S1 Continental HJ Mulliner Flying Spur

The S-Series Continental was essentially an updated and improved version of the R-Type template, with a separate chassis, straight-six engine and bodywork by independent coachbuilders. At a time when the standard, factory-bodied S-Series Bentley saloon cost £3,295, owners had to be seriously wealthy to pay more than double for an H.J. Mulliner or Park Ward version. Between 1955 and 1959, 432 S-Series Continentals were bodied by specialist coachbuilders, with H.J. Mulliner accounting for 217. During the same period the factory produced 2,927 standard-body saloons.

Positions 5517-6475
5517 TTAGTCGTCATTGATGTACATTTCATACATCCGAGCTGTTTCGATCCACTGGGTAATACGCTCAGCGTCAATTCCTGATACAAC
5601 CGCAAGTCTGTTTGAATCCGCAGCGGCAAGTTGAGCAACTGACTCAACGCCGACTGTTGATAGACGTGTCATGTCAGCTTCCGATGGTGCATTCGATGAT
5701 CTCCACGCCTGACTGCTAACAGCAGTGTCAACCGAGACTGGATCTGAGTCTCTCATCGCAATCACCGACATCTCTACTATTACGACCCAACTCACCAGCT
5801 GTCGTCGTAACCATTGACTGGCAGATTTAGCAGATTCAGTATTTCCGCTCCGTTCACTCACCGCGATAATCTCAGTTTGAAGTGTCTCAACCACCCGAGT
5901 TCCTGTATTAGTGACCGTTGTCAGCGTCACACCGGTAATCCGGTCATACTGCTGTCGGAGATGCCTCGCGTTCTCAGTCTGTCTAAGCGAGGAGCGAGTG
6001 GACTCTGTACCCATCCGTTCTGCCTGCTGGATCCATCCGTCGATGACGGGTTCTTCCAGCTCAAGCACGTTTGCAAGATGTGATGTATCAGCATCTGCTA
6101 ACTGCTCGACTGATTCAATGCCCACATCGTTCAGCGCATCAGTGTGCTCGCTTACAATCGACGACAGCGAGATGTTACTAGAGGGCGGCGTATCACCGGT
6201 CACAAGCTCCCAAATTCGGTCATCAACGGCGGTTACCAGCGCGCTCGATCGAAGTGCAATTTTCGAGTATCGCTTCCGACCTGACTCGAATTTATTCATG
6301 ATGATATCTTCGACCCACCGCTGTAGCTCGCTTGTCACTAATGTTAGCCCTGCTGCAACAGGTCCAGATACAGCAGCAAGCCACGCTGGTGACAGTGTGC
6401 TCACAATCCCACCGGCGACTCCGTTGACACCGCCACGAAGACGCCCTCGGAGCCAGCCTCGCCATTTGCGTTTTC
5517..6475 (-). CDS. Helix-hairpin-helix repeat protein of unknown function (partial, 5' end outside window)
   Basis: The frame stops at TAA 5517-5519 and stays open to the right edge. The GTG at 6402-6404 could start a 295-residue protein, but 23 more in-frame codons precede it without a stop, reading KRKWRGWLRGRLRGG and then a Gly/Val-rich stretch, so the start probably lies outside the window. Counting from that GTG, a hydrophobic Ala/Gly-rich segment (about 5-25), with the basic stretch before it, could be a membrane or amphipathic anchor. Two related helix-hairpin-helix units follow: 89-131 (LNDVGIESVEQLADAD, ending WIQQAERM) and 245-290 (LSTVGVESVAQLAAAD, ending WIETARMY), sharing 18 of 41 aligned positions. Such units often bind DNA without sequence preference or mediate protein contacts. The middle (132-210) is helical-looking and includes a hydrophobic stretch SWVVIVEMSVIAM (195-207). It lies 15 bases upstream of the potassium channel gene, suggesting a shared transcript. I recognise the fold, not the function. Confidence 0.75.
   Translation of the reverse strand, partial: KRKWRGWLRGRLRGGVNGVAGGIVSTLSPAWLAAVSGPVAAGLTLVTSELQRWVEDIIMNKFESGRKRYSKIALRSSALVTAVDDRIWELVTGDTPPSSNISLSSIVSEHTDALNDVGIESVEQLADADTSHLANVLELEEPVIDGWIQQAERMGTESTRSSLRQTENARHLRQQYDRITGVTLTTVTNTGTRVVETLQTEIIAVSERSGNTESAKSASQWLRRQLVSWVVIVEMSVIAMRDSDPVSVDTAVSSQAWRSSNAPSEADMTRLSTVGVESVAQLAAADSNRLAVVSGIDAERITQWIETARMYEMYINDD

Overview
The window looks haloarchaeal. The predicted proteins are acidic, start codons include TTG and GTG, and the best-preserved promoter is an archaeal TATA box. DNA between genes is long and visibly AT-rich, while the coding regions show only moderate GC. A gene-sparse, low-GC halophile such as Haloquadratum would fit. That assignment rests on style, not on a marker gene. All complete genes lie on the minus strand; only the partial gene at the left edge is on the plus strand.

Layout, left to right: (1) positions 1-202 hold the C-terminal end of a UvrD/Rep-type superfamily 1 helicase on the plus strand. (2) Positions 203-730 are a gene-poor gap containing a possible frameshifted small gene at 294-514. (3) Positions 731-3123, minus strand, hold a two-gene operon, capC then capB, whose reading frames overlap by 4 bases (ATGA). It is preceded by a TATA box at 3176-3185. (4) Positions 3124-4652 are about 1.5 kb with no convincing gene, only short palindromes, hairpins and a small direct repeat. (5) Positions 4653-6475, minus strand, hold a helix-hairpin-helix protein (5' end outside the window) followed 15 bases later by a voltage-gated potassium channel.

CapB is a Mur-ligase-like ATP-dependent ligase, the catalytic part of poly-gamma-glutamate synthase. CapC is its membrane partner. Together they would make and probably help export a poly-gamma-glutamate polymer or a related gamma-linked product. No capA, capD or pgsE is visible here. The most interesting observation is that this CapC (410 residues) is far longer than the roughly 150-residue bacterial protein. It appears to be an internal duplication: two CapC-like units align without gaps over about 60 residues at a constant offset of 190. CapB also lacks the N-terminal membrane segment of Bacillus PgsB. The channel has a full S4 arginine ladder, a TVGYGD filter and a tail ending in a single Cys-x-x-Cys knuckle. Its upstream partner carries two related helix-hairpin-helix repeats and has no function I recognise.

Most S-Series Continentals were two door models, but H.J. Mulliner backed a hunch that there would be a small but discerning market for a coachbuilt four-door Continental as an alternative to the factory four-door offering. Their design was balanced and elegant, with ample space for four. The new four-door was named by Arthur Talbot Johnstone, H.J. Mulliner’s Managing Director, after the heraldic device of his family, the Clan Johnstone of the Scottish Borders. The first example even featured the Clan Johnston’s spur mascot on its radiator grille. Following the success of the H.J. Mulliner Flying Spur, coachbuilder James Young also offered its bespoke interpretation of a four-door Continental.

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